Peter Cresswell's 'Not-PC': Greens and Dreams
Greens and Dreams
Two 'Not-PC' opinion-pieces by Peter Cresswell from his Blog Not PC
This week, the Greens losing their freedom mojo, and In dreams begins responsibility
1. Greens Lose Their Freedom Mojo
Many, many New Zealand Green supporters are enthusiasts for personal freedom. It's true. They want government busybodies out of their bedrooms, government hands away from their films, magazines and books, and government agents out of their pot plant patch.
Every time we run a 'World's Smallest Political Quiz' booth, Greens supporters consistently score in the 40s to the high 90s for personal freedom, yet the only place this is reflected in Greens policy is their cannabis policy -- and their only MP advocating relaxation of cannabis laws has been demoted in their list in part for doing so.
And one thing more: on the conviction and sentencing of Schapelle Corby, New Zealand's Greens have been studiously silent when all logic surely tells them that -- guilty or innocent -- poor Schapelle is a martyr to the War on Drugs to which their principles shoudl tell them they should surely be opposed. What better 'poster-person' for legalisation do they want, and just in time for an election in which they're struggling to find the king-hit issue they found in 2002?
The Australian Greens have been more vocal, but even they have refrained from pointing out how the War on Drugs has martyred Schapelle. Speaking on TVNZ's 'Agenda' programme Australian Green Senator Kerry Nettle (here to speak to the Greens conference) defended the unproven assertion of Australian Greens' leader Bob Brown that Schapelle Corby "would never have been convicted in Australia," but failed to even mention the iniquity of the drug laws that convicted her. It's okay for Greens to criticise the Indonesian justice system it seems, but not the injustice of their own country's laws.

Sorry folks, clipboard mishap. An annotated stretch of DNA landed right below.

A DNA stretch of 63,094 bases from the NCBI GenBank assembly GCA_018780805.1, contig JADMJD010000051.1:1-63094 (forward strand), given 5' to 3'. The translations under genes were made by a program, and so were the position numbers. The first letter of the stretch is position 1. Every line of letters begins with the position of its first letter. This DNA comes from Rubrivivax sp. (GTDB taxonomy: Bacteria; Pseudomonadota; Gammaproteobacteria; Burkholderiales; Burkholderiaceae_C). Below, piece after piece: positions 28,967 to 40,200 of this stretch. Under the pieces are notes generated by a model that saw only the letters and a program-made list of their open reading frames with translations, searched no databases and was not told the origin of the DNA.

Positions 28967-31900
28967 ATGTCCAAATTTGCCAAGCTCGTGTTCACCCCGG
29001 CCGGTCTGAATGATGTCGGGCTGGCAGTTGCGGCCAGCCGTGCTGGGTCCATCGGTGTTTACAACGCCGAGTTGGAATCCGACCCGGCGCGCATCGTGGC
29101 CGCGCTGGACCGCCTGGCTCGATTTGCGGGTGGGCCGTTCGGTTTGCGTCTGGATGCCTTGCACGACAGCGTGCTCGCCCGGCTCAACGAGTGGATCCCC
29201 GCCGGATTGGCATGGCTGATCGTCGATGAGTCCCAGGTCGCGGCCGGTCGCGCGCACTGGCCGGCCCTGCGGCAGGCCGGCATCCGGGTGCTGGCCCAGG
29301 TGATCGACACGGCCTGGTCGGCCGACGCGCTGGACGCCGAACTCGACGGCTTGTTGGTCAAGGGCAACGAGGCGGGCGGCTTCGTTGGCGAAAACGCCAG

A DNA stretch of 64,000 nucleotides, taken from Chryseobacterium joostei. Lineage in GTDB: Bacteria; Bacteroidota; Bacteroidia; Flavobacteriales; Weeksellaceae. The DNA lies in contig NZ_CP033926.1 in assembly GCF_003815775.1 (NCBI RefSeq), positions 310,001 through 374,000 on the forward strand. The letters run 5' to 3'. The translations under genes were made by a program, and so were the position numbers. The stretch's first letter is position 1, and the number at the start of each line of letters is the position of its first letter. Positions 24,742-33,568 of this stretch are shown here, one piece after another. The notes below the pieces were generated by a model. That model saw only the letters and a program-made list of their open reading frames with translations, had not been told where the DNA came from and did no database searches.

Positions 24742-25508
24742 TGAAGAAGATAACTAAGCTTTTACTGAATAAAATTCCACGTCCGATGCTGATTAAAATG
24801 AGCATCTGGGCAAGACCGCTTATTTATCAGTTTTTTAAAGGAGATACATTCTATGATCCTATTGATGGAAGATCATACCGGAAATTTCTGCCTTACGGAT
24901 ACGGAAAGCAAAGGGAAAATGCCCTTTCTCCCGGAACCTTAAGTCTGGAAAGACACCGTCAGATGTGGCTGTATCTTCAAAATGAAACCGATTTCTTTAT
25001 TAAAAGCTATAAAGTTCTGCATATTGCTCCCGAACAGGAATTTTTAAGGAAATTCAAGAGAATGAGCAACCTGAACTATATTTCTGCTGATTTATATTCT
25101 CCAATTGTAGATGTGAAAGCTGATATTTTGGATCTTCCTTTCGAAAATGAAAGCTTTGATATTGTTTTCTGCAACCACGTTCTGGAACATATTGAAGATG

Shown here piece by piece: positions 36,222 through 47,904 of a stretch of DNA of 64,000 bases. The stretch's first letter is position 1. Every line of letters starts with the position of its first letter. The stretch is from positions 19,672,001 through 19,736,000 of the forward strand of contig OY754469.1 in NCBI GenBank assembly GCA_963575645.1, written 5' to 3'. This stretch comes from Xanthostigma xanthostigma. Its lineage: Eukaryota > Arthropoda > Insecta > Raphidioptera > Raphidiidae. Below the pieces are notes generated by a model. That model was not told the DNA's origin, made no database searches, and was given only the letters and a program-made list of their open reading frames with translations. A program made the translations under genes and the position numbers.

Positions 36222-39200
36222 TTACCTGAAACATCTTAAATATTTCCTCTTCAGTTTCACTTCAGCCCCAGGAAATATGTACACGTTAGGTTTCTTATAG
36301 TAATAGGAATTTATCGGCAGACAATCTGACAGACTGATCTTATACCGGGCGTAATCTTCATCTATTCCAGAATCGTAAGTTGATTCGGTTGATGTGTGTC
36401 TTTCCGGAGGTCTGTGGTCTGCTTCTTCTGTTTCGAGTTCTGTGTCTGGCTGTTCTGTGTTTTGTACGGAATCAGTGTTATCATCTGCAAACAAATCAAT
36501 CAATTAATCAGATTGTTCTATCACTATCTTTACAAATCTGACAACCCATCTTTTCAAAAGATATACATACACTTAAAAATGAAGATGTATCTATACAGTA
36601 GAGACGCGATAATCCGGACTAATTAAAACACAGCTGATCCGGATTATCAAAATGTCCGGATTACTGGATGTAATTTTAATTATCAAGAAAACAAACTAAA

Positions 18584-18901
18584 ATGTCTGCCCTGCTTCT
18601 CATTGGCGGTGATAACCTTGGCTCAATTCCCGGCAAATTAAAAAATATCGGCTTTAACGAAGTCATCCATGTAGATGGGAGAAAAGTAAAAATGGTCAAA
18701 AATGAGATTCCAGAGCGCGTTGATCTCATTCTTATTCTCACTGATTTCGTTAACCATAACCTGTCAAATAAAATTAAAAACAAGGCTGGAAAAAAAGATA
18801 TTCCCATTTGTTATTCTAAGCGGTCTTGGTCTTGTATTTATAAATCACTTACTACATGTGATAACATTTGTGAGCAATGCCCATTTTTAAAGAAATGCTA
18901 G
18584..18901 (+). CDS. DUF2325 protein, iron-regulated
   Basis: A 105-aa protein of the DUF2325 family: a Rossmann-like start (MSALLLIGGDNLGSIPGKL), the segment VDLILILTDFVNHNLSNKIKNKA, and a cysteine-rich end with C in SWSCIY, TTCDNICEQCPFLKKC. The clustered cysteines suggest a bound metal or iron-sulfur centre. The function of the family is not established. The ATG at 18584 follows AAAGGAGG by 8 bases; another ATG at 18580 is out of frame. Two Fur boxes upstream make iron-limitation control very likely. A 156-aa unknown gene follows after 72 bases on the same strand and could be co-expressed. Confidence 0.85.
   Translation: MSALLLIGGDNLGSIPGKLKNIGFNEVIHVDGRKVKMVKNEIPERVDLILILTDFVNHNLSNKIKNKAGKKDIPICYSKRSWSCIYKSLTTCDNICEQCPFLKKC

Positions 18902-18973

The Greens have lost their freedom mojo, if indeed it was ever really there.
Original blog here
2. In Dreams Begins Responsibility
Why don't people get excited about freedom? I'm not talking about the people who used to risk everything going over the Berlin Wall to freedom, or those Cubans who brave shark-infested seas on inner tubes in a bid for the freedom they don't have. They're pretty excited about being free. No, I'm talking about most people in most modern democracies who have happily traded their liberty for a little temporary security, and in most cases have ended up with neither.
Why, as Bob Jones once asked when fronting a party promoting 'Freedom and Prosperity!' is it so easy to promote prosperity, and so damned difficult to get people excited about freedom? The answer, dear reader, is that to be free means to be free to fail, and as HL Mencken observed, "most people want security in this world, not liberty." To be free means to take responsibility for one's actions. Too frightening. Much easier, many people think, to hide behind Nanny's skirts instead.
As libertarians often point out, the flip side of freedom is responsibility. If you are free to live your life as you choose, you must also assume responsibility for your choices. You cannot saddle someone else with that responsibility; in particular you cannot make him pick up the tab forchoices that have adverse consequences.
Like teenagers still living at home, it's amazing how far some people will go to escape that fact, or to evade it
- In a bid to get all heads into one noose, liberal intellectuals try to prove that responsibility is an impossibility by preaching the doctrine of determinism – i.e. none of us can help what we do, all of us are helpless playthings of our genes and our environment, and the successful businessman is no more responsible for his success than the criminal is for his dishonesty, or the politician for her power-lust.
- In a bid to tie us all to the state, politicians offer womb-to-tomb security, while relying on an all-care-no-responsibility get-out clause for their own innumerable failures.
- In a bid to smoke their pot and eat their cake too (and to mercifully overlook munchies metaphors like that last one) many advocates of marijuana reform like to ignore the health problems associated with the drug's use, and demand that others pay for their lifestyle choice.
Says Tibor Machan, "There simply are too many people who want to take shortcuts, refuse to take responsibility for their own conduct and believe they can get away with this—and sadly often do—by calling upon the government to force others to shoulder burdens they ought to assume." But without responsibility there can be no freedom, and nor can their be any maturity. Like teenagers still living at home we must all, if we want to be fully human, someday spread our wings and feel the warm winds of freedom beneath us.
Taking responsibility for ourselves is not just the first step towards freedom, it is also the first step towards making those successes possible, and rewarding ourselves for them. In the modern parlance, it is 'taking ownership' of our lives. 'In dreams begins responsibility' said Yeats -- to truly live our dreams, we must begin to take responsibility for them.
He's right, you know.
Original blog here